The Atacama Pathfinder Experiment (APEX) in Chile offers a beautiful view of clouds of cosmic dust in the group Orion. In observable light, this dense interstellar cloud appears dark and solid. The LABOCA camera on APEX, however, can detect the heat radiation emitted by dust and so do the hideouts of the just emerging star locate. One of these dark clouds is not what it seems.
Dense clouds of cosmic gas and dust in space are the birthplaces of new stars. In visible light, the dust appears dark and opaque so that it hides the stars behind.
The darkening of the star's light is so strong that the astronomer William Herschel thought he had it entirely to do with a region of sky free of stars, as he observed in 1774 such a dark cloud in the constellation Scorpius. "This is truly a hole in the sky," he is reported to have said.
To understand the genesis of stars, they require telescopes astronomers who observe at longer wavelengths: for example, in the submillimeter range, where the dark dust grains themselves to absorb light rather than light. APEX on the Chajnantor plateau in the Chilean Andes, is the largest single-Submillimeterteleskop in the southern hemisphere and is ideal for astronomers who want to study the birth of stars so.
The Orion molecular cloud complex is located at a distance of 1500 light years in the constellation Orion. It is the closest star-forming region where massive stars are formed, and a treasure chest full of luminous mist, dark clouds and young stars. The new image shows a part of the huge complex in visible light in combination with a false color image of APEX data in bright orange so that it almost looks as the dark clouds stood in flames. The brightest knot in the APEX image appears in the visible region often extremely dark. In the submillimeter range betray So the dense clouds, which absorb visible light, and where there may be just stars form.
The bright area below the image center is the nebula NGC 1999th In the visible spectrum here blue starlight reflected from dust clouds - we see a so-called reflection nebula. Most of this energy light comes from the young star V380 Orionis  , which is located inside the nebula. In the center of the nebula we see a dark spot that occurs in a known picture from the Hubble Space Telescope, the NASA / ESA clearer in appearance.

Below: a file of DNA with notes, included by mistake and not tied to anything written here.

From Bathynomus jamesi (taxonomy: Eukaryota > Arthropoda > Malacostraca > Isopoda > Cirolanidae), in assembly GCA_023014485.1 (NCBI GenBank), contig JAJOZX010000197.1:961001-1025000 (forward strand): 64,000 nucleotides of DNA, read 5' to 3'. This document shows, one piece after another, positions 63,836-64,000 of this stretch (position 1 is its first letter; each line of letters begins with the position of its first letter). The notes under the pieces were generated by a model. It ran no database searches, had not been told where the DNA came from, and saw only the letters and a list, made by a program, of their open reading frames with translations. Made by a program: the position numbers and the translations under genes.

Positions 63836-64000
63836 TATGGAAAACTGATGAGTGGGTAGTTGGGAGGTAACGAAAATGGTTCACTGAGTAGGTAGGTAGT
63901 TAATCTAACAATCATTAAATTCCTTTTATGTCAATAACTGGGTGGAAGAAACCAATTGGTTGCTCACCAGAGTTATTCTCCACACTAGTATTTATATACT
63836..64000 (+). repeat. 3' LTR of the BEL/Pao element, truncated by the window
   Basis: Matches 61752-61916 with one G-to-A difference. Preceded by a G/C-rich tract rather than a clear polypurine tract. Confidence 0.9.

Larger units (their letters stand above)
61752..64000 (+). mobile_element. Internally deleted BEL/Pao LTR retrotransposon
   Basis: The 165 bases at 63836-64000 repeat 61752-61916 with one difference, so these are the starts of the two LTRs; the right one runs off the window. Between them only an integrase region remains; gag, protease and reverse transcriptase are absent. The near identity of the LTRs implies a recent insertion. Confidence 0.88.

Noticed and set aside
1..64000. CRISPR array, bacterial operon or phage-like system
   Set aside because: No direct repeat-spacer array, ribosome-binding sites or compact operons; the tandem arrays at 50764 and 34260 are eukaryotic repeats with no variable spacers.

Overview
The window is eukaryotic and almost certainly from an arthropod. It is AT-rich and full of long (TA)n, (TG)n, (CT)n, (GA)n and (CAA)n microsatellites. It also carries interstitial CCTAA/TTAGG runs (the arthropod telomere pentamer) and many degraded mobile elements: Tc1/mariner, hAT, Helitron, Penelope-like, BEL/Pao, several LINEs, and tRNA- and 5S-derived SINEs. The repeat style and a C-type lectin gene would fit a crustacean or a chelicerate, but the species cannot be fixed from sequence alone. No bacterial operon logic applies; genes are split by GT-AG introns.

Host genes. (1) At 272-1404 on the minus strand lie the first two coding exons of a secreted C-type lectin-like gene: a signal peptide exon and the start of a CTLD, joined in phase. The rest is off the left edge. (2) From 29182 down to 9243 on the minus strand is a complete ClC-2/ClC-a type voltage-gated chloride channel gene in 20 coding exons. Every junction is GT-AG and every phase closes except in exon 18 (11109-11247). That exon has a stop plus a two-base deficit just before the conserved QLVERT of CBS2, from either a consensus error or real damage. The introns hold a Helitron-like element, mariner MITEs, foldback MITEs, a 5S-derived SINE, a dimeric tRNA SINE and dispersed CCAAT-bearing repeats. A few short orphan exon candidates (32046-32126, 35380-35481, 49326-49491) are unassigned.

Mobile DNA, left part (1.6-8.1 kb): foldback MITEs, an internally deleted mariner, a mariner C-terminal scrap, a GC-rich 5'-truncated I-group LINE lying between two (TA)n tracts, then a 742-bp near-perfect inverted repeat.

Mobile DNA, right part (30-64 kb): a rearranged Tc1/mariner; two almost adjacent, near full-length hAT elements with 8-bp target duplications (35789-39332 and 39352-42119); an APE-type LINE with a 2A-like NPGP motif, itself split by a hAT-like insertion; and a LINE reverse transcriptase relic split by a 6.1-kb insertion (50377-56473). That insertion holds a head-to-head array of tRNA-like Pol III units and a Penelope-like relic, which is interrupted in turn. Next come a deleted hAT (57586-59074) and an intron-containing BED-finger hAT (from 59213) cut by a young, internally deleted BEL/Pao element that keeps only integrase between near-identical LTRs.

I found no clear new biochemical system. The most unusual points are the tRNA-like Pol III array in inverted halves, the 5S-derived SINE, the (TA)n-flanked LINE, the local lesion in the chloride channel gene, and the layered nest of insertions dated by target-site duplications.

Often, such a dark spot is an indication of a dark cloud of cosmic dust, which swallowed the light from stars behind her and fog areas. In the image shown here is noticeable, however, that the stain is really dark and the APEX-wavelength range. The APEX data enabled the astronomers say together with infrared observations of other telescopes, an astounding discovery: In the dark spot is believed to be a hole or cavity in the cloud, which was eroded by the stellar winds from star V380 Orionis. We see here that is actually a "hole in the sky"!
The dimensions shown in the sky region are located about two degrees south of the known great Orion Nebula (Messier 42), which is at the top of the wide-field image to see the data from the Digitized Sky Survey in visible light.
Data used for the image APEX observations were carried out under the direction of Thomas Stanke of the ESO, by Tom Megeath by the University of Toledo in the U.S. and by Amy Stutz from the Max Planck Institute for Astronomy in Heidelberg. APEX is a joint project of the Max Planck Institute for Radio Astronomy (MPIfR), the Onsala Space Observatory (Onsala Space Observatory, OSO) and ESO, which is also responsible for the operation of the telescope.
 V380 Orionis has a surface temperature of about 10,000 degrees Kelvin (the value in Celsius is almost the same) and is almost twice as hot as our sun. The mass of V380 Orionis is about 3.5 solar masses.
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The ESO (European Southern Observatory) is the leading European organization for astronomical research and the most productive astronomical observatory in the world. It is supported by its 15 member countries. Belgium, Brazil, Denmark, Germany, Finland, France, Italy, the Netherlands, Austria, Portugal, Spain, Sweden, Switzerland, the Czech Republic and the United Kingdom The ESO allows astronomers to research by designing powerful ground-based telescopes, construction and operation. Also in promoting international cooperation in the field of astronomy, the organization plays a major role. ESO operates three unique world-class observing sites in Chile: La Silla, Paranal and Chajnantor. At Paranal, ESO operates the Very Large Telescope (VLT), the world's astronomical observatory in the range of visible light and two telescopes for sky surveys: VISTA, the largest survey telescope in the world works in the infrared, while the VLT Survey Telescope (VST ) for heaven designed to exclusively in the visible light. ESO is the European partner for the construction of the telescope ALMA, the largest astronomical project in existence. Currently being developed by an ESO telescope with a large diameter of 39 meters for observations in the visible and infrared light, which will be once the largest optical telescope in the world: the European Extremely Large Telescope (E-ELT).
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